US Catholic Faith in Real Life

Good night, to-do list

By Catherine O'Connell-Cahill |
Article Your Faith
Every weeknight, sometime between 9:30 and 10:45 p.m., my husband will stand and say, “I’m heading up.” He climbs the stairs, stops in the bathroom, and gets into bed. This takes about approximately a minute and 47 seconds. He might read for a while. Then he falls asleep.  
 

Don't be your child's rescue squad

Parenting a child when things go wrong is a difficult task for many parents.

By Annemarie Scobey-Polacheck |
Article Your Faith
A couple years ago, when Jon’s daughter tried out for the local club soccer team, she was placed on the B team. “Kayla had been the star of her rec team the year before,” Jon says. “My wife and I thought this was a huge miss on the club’s part.” Jon knew the club’s director and called him to ask that Kayla be given a chance to play on the A team. Feeling pressured, the director did as Jon asked, and Kayla landed on the A squad. 
 

Warm up your new year

By Annemarie Scobey-Polacheck |
Article Your Faith

If 2014 was a bit rocky for your family, this long New Year’s weekend might be just what you need to get back on track. Find a cozy time and talk as a family about some things you’d like to do better in 2015. Consider having a calendar out, so you can write down any good ideas that come up. Pour some hot cocoa or steaming cups of cider—studies show that hot liquids make us feel warmer and more generous toward others.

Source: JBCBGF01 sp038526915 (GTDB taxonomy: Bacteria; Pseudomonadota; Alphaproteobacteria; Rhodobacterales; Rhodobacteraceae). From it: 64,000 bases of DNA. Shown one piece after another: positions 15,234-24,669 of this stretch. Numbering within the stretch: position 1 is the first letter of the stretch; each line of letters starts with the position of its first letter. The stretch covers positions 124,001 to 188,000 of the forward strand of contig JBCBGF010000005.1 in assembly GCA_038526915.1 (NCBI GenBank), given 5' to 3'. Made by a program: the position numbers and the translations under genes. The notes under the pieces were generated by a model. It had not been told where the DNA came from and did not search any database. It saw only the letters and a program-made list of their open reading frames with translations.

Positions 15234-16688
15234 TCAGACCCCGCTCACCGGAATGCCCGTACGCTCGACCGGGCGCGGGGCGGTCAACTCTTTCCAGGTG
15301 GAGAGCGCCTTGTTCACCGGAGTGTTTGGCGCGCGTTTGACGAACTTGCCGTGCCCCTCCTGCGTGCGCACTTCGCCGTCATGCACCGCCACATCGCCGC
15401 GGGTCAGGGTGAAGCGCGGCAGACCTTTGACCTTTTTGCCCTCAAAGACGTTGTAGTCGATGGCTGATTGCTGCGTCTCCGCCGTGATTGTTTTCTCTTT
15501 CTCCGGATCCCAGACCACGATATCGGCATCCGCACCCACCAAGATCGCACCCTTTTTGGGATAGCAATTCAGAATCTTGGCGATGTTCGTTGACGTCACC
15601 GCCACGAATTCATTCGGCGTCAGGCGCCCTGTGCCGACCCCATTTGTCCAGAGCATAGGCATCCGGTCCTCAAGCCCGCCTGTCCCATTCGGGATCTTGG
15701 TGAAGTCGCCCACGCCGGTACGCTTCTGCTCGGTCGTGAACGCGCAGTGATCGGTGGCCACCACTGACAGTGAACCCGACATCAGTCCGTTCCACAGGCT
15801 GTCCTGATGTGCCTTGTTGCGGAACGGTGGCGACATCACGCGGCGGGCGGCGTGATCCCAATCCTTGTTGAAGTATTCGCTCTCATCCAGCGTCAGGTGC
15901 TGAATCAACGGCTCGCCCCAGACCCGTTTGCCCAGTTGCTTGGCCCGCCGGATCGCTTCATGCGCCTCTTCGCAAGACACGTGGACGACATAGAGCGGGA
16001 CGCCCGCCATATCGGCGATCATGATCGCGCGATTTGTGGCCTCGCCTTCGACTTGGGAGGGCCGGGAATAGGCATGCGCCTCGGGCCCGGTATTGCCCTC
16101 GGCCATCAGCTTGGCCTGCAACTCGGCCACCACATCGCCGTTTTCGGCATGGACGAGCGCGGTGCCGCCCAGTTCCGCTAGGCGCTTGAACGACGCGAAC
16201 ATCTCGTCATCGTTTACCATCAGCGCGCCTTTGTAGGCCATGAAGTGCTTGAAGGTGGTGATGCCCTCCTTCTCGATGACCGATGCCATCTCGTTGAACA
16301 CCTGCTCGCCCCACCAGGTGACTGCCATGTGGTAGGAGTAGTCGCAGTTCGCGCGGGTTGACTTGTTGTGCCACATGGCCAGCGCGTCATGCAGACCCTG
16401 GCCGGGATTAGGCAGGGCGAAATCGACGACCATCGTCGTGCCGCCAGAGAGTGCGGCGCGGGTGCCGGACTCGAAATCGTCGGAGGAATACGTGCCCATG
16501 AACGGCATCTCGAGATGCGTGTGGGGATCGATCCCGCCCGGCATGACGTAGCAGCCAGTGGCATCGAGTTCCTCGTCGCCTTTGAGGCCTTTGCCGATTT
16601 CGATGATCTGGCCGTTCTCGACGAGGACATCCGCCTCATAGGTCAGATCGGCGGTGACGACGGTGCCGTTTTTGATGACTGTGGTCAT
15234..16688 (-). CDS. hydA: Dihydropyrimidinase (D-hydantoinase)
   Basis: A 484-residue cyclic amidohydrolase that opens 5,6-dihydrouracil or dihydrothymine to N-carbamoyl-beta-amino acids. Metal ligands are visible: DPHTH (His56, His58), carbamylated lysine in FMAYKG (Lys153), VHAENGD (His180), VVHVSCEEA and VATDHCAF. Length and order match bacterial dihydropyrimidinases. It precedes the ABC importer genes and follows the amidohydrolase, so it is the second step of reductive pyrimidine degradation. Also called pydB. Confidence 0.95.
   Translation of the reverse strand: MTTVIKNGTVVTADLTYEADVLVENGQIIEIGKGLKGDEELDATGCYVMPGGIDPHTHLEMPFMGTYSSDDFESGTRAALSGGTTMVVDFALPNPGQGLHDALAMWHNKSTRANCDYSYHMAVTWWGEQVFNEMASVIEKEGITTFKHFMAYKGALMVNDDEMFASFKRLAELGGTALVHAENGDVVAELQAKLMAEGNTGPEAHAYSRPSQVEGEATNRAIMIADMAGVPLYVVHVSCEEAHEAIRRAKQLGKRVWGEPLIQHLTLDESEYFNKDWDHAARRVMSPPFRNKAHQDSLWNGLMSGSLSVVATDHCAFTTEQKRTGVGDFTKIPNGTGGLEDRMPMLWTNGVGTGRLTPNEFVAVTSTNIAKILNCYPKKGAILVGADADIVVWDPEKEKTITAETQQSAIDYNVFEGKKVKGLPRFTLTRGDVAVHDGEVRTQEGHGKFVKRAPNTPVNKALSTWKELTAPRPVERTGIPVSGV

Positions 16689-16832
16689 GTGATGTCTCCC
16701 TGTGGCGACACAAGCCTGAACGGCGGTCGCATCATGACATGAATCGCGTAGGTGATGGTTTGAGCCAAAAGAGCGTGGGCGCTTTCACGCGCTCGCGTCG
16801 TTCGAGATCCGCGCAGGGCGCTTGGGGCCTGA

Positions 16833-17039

Here are some New Year's resolutions that could help your family have a better year in 2015:


This Thanksgiving, develop an attitude of gratitude

By Annemarie Scobey-Polacheck |
Article Your Faith
The good news: If you have an attitude of gratitude, it does rub off on your kids.

When I was about 7, the family next door took me out for ice cream. This was a rare treat because they chose Baskin-Robbins 31 Flavors, not the local frozen custard stand with only vanilla and chocolate, where my own family normally went. I chose mint chocolate chip, which was delicious. As I got out of the car afterward, I said goodbye. The mother of the family said, “You’re welcome.” I was horrified. I had forgotten to say thank you.


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